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Problems at some of the world’s oceanic shipping chokepoints for energy supplies, especially the Suez Canal, may translate into higher traffic for North American railroads in 2024, according to Canadian National Railway.
During the company’s fourth quarter earnings call on Jan. 23, Canadian National Railway executives said they are hearing from potential customers who are experiencing difficulties getting materials through the world’s primary canal passages and the Red Sea. Railroads can offer partial solutions.
“We are seeing, obviously, some capacity come out of the vessel market with (shippers) having to go around Africa now,” said Doug MacDonald, CNI executive vice president and chief marketing officer.
MacDonald was answering a question about several companies currently avoiding the Suez Canal because of attacks happening in the area.
“We're starting to hear, with problems at both the Panama and the Suez Canal, that the West Coast is looking like a more viable option moving forward,” he said.
The country of Panama has cut canal transit traffic by 36%, the Associated Press reported. A drought in the area has decreased the water available for the transit.
CN Railway expects the troubles at the two transit points will eventually bring more traffic to its continent-crossing lines, but said that extra loads haven’t appeared yet.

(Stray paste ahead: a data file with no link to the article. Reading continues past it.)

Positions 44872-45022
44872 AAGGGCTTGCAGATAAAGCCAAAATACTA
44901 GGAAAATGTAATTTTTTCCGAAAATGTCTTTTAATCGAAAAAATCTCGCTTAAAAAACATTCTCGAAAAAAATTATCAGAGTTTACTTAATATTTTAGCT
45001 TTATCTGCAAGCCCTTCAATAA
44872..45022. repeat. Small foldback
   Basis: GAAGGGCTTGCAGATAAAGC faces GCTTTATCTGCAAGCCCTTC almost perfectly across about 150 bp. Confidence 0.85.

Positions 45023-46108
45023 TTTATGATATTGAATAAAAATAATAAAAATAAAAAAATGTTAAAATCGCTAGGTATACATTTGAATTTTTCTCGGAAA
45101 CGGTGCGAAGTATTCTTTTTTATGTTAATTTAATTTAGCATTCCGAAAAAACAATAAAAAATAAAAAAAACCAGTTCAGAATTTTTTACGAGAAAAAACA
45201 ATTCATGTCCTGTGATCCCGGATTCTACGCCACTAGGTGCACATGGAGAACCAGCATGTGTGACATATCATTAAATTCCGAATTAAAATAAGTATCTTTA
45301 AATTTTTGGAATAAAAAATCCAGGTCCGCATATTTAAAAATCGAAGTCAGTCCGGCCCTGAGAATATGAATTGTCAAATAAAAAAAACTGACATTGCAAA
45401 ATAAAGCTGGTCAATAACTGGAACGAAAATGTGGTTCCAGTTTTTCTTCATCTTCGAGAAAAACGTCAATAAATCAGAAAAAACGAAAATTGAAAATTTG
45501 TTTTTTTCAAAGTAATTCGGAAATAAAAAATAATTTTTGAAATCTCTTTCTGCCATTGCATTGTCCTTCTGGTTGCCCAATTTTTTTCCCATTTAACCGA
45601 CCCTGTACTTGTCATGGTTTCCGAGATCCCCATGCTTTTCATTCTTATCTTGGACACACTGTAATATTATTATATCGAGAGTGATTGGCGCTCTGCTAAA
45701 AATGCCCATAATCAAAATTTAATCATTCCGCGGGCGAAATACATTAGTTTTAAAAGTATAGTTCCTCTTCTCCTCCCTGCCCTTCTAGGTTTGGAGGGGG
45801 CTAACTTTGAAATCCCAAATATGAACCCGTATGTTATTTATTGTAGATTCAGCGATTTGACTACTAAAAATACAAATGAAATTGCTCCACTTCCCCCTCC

“We haven't seen those volumes come in yet, but we're expecting them to gradually ramp up if they do come forward,” MacDonald said.
For 2023, the company reported earnings per share dropped 2% overall from 2022. Revenues for the year came in at CA$16.83 billion (US$12.48 billion), a decrease of CA$243 million (US$176.13 million).
CN Railway executives said the decrease came primarily because of a decline in cargo, including crude oil. The company’s revenues from shipping petroleum and chemicals dropped by 1% from 2022 to 2023.
However, the company did see an uptick in petroleum shipments in the last quarter, with an 8% gain in revenue, from CA$794 million (US$575 million) to CA$861 million (US$624 million). The company reported a surge in propane shipments to end the year.
“Petroleum and chemical volumes were up 12% in the quarter, with the exception of crude oil, all segments were up on a year-over-year basis,” said MacDonald. “We are handling record propane exports.”
Canadian National is the only rail carrier that serves three major petrochemical centers in North America: Alberta, Southwestern Ontario and the U.S. Gulf Coast.
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